Q: What year did we get a huge snowfall in Atlanta? Maybe it was the early 1940s? The news said it was the most snowfall ever recorded. I was too small to remember.
—Ethyleen Tyson, Villa Rica
A: Imagine what more than eight inches of snow would do to Atlanta these days.
The weather outside certainly was frightful on Jan. 23, 1940, when 8.3 inches fell on the city, the most in Atlanta history, according to the National Weather Service.
An AJC photo taken from that day showed a mailman on skis and another one showed a car attempting to navigate a snow covered street.
Even a young Martin Luther King Jr., who had just turned 11, documented the historic storm in a letter to his dad, who was in Ohio. The letter is part of the King Papers Project at Stanford.
“We are having some snow and the last report we heard the snow was a (little) more than ten and a half inches and we are really having a fine time (making) snow men and throwing snow balls. And the policemen made everybody clean off their sidewalks and Christine and I cleaned (it) off and it was a hard job. … We can not go to (school) until Monday because it is (too) bad.”
If you want to compare 1940 with January 2014, that mess was created by 2.6 inches.
Q: Are rattlesnake roundups still held in Georgia? They were very popular at one time.
A: Folks shake when they hear the rattle of those venomous snakes in the woods, but visitors roll out in the thousands to Georgia’s remaining rattlesnake festivals.
Rattlesnake roundups started more than 70 years ago around the U.S. as a way for towns or areas to help reduce venomous snake populations.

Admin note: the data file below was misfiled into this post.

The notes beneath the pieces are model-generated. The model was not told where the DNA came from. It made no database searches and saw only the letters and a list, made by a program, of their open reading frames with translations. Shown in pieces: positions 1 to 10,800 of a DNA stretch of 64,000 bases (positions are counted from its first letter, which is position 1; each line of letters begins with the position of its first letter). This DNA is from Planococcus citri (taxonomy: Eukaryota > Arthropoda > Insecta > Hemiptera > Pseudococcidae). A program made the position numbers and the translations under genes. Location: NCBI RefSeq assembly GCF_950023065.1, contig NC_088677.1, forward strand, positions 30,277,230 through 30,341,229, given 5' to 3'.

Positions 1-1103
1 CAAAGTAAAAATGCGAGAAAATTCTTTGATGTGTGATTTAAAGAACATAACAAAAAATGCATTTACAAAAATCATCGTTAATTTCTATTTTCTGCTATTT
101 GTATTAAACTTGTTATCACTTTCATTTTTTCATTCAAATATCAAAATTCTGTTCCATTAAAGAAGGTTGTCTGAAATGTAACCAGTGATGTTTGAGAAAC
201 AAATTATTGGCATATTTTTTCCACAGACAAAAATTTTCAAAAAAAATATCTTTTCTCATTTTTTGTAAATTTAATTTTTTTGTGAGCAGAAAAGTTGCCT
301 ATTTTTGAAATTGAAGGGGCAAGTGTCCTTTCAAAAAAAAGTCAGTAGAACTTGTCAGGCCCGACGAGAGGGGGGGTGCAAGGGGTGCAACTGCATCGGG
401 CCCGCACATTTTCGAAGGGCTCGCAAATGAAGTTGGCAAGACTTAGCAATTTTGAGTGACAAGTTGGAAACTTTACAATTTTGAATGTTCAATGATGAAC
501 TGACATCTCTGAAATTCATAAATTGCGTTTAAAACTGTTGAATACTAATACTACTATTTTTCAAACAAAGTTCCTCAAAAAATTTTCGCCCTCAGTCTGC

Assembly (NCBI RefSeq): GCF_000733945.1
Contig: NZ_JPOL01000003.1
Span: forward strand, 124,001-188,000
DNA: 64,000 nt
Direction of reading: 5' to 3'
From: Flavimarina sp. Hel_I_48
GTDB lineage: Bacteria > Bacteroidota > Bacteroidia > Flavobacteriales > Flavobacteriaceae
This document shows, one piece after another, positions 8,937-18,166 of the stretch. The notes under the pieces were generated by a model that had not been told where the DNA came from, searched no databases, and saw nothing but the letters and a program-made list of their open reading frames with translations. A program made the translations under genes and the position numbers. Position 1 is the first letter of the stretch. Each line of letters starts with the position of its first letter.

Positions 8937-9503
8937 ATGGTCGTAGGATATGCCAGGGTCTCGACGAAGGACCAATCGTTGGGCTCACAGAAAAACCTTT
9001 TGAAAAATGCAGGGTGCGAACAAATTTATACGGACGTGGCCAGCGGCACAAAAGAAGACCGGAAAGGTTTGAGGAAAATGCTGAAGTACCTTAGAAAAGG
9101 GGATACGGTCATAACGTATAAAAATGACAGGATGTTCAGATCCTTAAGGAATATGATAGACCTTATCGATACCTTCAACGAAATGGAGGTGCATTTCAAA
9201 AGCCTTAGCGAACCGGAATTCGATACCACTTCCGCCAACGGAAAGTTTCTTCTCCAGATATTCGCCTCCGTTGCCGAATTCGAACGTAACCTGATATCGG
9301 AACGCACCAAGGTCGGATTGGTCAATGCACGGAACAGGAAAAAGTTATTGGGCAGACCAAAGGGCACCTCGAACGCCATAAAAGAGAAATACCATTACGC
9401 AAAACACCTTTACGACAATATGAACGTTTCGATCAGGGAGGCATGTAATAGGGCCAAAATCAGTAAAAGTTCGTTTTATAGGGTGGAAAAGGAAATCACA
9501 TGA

They still exist, including in the south Georgia town of Whigham, where snakes are captured during the Whigham Rattlesnake Roundup every January. Opponents say rattlesnake roundups contribute to the decline of rattlesnakes and other species, especially the eastern diamondback.
As a result, many of the roundups have done away with the hunting of rattlesnakes and evolved into festivals with vendors, inflatables and wildlife education and conservation programs.
That includes the Claxton Rattlesnake and Wildlife Festival, which is in its 48th year. It changed from a roundup in 2012.
Coordinator Heather Dykes is expecting between 18,000 and 20,000 people at this year’s event, which is scheduled for March 14-15 in the town about an hour west of Savannah.
Actor John Schneider, who played Bo Duke on the “Dukes of Hazzard,” helped boost attendance in 2014, and Justin Martin and “Mountain Man” from “Duck Dynasty” are scheduled to attend this weekend.
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